Breakthrough robot navigates using bat-inspired senses
Using echolocation, the 'Robat' terrestrial vehicle can move through dark, low-vision surroundings with ease.
A new bat-inspired robot has been developed with technology so clever and advanced that you'd be forgiven for thinking it came straight out of Bruce Wayne's bat cave.
Nicknamed the "Robat," the breakthrough autonomous vehicle utilizes echolocation, the same bio sonar used by dolphins, bats and shrews, to effortlessly roll through its surroundings in total darkness. It was developed at Tel Aviv University's Bat Lab in Israel, an advanced research laboratory dedicated to the study of bats, under the guidance of Professor Yossi Yovel, Dr. Gabor Kosa, and graduate student Itamar Eliakim.
“Our Robat is the first fully autonomous, bat-like biorobot that moves through a novel environment while mapping it solely based on echo information. This information delineates the borders of objects and the free paths between them," said Eliakim. "We've been able to demonstrate the great potential of using sound in future robotic applications."
While some may be surprised to learn that bats actually possess excellent eyesight, their use of echolocation becomes extremely important while hunting in low-to-zero light conditions. By comparison, the Robat relies purely on sound to map its environment, utilizing an ultrasonic speaker to produce frequency-modulated chirps every 1.5 feet. As these chirps reflect off objects, two ultrasonic microphones receive the signals and interpret their distance and shape.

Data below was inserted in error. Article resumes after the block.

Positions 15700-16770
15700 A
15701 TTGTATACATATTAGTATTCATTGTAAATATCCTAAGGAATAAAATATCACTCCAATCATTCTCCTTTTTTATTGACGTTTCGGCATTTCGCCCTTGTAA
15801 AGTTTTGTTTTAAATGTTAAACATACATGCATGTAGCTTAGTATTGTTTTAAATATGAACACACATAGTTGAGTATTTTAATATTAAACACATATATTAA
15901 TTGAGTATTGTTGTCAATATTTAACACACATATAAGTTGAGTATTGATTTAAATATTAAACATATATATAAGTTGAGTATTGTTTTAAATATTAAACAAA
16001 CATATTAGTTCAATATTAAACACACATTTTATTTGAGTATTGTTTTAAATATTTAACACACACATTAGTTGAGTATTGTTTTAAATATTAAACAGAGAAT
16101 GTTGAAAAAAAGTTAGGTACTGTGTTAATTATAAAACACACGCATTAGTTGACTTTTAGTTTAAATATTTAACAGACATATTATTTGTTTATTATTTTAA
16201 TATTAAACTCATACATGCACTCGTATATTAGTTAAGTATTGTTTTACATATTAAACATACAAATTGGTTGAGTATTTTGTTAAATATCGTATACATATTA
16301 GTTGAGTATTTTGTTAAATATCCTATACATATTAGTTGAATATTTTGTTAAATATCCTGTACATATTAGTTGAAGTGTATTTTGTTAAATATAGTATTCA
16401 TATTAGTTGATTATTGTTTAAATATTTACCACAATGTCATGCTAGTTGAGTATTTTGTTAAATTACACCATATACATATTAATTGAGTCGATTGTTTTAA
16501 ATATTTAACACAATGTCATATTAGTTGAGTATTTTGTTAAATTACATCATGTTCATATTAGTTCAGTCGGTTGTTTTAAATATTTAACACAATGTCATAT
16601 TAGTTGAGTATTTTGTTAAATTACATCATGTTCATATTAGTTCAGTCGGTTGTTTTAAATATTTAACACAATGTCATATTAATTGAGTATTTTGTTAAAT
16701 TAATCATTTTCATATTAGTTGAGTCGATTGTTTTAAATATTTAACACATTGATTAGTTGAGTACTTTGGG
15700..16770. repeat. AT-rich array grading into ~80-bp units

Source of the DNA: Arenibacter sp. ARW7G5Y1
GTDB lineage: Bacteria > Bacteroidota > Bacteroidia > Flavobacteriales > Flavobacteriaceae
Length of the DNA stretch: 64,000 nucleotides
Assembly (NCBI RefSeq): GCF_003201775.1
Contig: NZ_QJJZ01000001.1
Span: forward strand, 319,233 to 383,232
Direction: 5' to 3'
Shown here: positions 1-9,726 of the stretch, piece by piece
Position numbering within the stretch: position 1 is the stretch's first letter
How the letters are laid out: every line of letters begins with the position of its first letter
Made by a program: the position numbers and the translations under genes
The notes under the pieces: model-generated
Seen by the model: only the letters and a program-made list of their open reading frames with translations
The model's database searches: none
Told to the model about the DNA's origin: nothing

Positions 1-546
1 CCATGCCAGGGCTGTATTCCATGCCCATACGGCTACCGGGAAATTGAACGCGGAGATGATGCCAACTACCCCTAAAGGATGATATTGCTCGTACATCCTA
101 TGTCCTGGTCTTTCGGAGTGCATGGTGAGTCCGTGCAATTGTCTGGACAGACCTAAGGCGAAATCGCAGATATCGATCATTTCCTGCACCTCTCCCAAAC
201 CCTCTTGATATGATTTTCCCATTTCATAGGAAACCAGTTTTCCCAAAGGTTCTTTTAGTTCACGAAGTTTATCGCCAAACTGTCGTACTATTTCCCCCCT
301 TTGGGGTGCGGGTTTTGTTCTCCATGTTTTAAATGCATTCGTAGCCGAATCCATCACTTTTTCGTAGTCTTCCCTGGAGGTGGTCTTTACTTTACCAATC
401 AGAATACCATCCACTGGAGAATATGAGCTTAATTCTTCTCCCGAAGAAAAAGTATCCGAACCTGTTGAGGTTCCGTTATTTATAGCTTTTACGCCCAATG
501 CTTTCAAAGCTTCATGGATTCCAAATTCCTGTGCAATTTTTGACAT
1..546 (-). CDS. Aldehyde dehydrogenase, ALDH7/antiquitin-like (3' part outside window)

You can see a demonstration of the Robat moving through a botanical garden in Israel in the video below.
"It classifies the borders and shapes of the objects it encounters with an artificial neural network, creating a rich, accurate map of its environment while avoiding obstacles," the researchers shared in a press release. "For example, when reaching a dead end, the robot uses its classification abilities to determine whether it is blocked by a wall or by a plant through which it could pass."
In a paper published in the journal PLOS, the researchers say the development of echolocation for use in future robots holds great potential for advanced obstacle avoidance, object recognition and path planning in unknown environments. Applications such as search and rescue in caves or guidance of autonomous drones in poor weather could prove invaluable during emergency situations.
"Our work thus proves the great potential of using acoustic echoes to map and navigate, a potential that is translated into action by echolocating bats on a daily basis," the team concludes.
Something tells us Bruce Wayne would be proud.
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